“Can someone call the medics?” a woman behind me yells out, as I manage to sit up. Someone is rubbing my back. People are using books and notepads to fan my face. As the train comes to a halt, I mumble that I need to get off, that I’m fine without the medics. Two women help and then another gives me her water. I take a few steps toward the clearing crowd and a man offers me his hand. I find a nearby bench and sit down. Taking a sip of water, I watch the train pull away and think about all the nice people who just helped me. They were so calm and efficient, like they’d done this before.
The route to my office in downtown San Francisco takes me through streets cast in shadow by surrounding skyscrapers. On the chilly sidewalks, I fall into stride with the commuters around me. We are a hurried, distracted bunch. Even as we step off curbs and into crosswalks with blaring busses and trollies barreling down, we somehow still don’t take our eyes off our phones. We turn corners; we jaywalk; we adeptly skirt around the homeless and their scattered belongings, all while our impressive thumbs traverse tiny keyboards, fielding emails, responding to Slack messages, composing complex emoji sequences. We certainly don’t have time to smile at one another. Our hands are always moving—typing, putting in headphones, rummaging for our other devices, shielding our gargantuan yawns. We are too busy to notice that the cherry blossom trees on Sutter Street have started to bloom.
I am a burnt out millennial. I hear that I’m a cliché, but if that’s true, why do I feel so alone in my burnt-outness? I walk through the Financial District of San Francisco side-eyeing everyone with great suspicion. Are you really that into this? This frenetic routine of caffeinated drinks, long work hours, spin class, dinner, and sleep—is it really doing it for you? Who are we kidding? Can’t we all just come out and say that we’re unhappy?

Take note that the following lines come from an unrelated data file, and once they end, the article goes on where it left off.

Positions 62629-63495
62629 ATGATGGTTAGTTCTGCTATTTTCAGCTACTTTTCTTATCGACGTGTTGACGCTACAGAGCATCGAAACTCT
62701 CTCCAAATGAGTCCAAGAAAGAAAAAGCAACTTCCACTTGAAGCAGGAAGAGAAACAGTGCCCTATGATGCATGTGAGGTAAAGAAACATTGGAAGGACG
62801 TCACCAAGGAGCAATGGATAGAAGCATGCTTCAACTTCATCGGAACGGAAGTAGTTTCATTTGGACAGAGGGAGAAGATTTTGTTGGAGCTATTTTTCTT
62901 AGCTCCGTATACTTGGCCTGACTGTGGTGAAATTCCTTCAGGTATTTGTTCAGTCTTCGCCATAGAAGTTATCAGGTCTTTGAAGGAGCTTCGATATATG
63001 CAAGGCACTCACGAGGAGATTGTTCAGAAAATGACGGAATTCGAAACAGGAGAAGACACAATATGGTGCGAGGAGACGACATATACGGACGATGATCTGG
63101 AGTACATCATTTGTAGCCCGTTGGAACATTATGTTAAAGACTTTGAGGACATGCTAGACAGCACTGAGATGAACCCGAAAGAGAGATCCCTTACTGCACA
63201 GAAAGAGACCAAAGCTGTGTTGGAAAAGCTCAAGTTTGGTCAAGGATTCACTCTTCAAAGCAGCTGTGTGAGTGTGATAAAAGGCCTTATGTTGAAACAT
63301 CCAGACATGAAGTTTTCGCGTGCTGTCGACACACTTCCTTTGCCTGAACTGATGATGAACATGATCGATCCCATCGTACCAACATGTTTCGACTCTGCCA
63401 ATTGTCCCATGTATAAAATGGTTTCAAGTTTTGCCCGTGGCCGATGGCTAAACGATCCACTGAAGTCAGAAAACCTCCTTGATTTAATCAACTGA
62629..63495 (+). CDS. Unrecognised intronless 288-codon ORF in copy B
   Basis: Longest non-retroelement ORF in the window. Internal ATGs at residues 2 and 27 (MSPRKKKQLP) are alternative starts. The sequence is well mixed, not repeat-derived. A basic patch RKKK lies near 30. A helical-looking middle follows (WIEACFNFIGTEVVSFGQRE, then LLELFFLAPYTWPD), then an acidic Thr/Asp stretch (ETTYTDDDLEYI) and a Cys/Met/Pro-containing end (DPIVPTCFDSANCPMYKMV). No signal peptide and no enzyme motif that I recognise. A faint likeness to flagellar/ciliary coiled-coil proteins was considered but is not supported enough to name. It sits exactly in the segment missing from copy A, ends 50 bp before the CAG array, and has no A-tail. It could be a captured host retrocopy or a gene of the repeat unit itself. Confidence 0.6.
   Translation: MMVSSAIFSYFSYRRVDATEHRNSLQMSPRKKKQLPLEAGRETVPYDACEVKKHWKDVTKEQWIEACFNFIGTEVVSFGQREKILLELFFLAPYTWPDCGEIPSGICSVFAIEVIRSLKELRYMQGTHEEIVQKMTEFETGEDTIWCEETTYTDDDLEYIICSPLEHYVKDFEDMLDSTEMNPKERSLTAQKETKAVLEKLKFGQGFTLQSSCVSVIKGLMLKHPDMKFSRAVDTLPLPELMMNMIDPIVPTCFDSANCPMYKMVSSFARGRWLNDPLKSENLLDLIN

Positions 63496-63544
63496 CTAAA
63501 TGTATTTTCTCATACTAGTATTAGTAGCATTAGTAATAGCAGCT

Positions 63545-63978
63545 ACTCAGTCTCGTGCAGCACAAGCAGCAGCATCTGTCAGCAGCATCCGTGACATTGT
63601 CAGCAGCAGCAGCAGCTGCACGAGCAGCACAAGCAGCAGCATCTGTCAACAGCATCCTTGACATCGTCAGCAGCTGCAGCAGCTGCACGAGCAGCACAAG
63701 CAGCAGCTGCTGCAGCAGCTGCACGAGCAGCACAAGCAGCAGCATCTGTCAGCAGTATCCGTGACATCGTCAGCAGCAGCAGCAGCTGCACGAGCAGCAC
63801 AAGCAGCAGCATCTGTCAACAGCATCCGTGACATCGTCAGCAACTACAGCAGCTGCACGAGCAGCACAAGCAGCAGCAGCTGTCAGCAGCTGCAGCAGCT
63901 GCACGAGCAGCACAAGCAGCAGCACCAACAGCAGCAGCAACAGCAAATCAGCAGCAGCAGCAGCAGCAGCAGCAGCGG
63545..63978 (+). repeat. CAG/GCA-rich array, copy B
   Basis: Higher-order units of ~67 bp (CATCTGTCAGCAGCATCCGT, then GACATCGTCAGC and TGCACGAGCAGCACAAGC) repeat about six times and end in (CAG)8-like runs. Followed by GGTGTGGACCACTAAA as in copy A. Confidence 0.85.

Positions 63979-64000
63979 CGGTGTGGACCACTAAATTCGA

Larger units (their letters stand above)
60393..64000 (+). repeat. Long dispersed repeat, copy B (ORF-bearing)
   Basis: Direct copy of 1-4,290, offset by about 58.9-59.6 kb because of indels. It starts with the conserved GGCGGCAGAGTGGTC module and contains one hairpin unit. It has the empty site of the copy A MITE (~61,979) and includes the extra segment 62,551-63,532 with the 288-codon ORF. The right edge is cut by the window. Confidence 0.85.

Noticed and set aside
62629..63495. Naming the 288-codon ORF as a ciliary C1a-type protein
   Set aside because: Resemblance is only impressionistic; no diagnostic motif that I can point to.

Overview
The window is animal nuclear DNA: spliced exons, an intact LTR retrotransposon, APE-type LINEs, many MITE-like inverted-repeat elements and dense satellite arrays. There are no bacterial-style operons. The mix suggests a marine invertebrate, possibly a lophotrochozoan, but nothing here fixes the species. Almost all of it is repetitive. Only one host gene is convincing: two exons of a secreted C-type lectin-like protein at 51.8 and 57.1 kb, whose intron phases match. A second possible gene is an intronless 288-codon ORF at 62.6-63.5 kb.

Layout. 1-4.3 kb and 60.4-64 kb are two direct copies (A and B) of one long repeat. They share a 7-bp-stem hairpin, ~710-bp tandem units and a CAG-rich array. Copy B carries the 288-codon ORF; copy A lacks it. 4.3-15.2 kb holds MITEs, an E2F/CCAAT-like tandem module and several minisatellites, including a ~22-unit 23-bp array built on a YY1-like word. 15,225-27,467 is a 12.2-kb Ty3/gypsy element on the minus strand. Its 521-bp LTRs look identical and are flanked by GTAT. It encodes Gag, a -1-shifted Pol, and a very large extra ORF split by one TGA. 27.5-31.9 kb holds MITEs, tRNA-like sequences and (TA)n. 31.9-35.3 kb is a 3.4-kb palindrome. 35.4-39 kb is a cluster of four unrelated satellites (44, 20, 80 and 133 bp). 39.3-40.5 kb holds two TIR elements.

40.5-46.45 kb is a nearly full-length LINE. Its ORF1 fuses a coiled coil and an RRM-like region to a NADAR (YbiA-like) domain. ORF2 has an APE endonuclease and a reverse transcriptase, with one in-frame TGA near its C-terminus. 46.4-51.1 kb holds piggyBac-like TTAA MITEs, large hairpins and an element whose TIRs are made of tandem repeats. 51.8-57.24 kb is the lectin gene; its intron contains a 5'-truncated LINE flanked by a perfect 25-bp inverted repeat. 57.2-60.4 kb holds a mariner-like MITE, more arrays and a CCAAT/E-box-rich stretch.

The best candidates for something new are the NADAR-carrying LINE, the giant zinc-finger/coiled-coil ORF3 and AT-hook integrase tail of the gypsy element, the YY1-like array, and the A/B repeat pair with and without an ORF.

You there, with the Herschel duffel bag: do you dream about quitting this race, putting away your phone, and creating something, anything, with your own hands? I do. Do you sometimes come close to missing your stop because you’re too caught up in imagining places without skyscrapers, places where sunshine is uninhibited, just waiting to warm your back, your eyelids, your smile lines? Does the idea of missing your train stop send just the slightest thrill up your spine?
I arrive at the door to my office and comb through my purse to find my keys. I catch my reflection in the glass and notice that my hair, which I’d curled earlier that morning, has already fallen. My locks are limp and lackluster and this upsets me. I press my fob to the sensor more forcefully than necessary and yank the heavy door open. I wait for the warmth of the office to thaw my extremities, chilled from the walk, but the warmth doesn’t come.